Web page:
"The notice of the breach required is not of the facts, which the seller presumably knows quite as well as, if not better then, the buyer, but of the buyer's claim that they constitute a breach." Id., at 590. Rather, "even if a manufacturer is aware of the problems with a particular product line, the notice requirement of section 2-607 is satisfied only where the manufacturer is somehow apprised of the trouble with the particular product purchased by a particular buyer." Id.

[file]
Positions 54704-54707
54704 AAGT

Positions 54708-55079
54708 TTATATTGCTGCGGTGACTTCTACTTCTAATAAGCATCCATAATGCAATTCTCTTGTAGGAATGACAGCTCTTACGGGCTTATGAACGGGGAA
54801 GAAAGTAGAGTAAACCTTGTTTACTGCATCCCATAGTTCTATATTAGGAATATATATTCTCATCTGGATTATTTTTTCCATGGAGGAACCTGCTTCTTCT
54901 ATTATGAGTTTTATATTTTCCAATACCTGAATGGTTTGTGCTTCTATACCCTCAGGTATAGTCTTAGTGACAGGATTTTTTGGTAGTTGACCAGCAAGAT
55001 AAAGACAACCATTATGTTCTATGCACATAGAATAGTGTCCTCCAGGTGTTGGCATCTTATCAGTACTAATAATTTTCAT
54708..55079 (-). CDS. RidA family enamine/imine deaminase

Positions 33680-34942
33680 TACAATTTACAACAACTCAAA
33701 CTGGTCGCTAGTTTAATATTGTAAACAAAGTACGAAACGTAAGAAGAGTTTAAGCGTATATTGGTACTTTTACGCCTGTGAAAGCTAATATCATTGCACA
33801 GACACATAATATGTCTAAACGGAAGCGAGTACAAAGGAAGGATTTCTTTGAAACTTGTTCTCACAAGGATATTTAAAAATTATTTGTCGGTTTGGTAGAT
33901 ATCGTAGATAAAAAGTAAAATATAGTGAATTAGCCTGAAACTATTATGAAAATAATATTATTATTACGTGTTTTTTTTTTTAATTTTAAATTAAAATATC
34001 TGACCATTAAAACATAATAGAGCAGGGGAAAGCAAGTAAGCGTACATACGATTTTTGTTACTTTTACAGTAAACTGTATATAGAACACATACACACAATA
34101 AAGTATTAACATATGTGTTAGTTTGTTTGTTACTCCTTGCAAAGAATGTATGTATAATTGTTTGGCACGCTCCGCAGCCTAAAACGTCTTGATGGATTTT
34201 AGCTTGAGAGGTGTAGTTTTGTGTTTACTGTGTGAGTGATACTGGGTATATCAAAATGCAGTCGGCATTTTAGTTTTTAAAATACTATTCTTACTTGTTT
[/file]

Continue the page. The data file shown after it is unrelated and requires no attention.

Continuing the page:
Based on the allegations, the Court finds that Plaintiffs failed to give proper notice and that neither exception to the notice requirement applies to this case. In response to the motion and in their First Amended Complaint, Plaintiffs concede that notice was not given. The First Amended Complaint merely states: "Defendants should also be estopped from arguing that Plaintiffs failed to provide notice of the breach because it deliberately failed to disclose the defect to the public. Defendant had ample notice of the defect in the products well before the lawsuit was filed, and indeed, well before Plaintiffs themselves did, and chose not to remedy the defects." (Doc. 39, ¶ ¶ 51 & 52). The First Amended Complaint does not allege that they notified Defendants that there were problems with their monitors or that they believed that the monitors beached any ...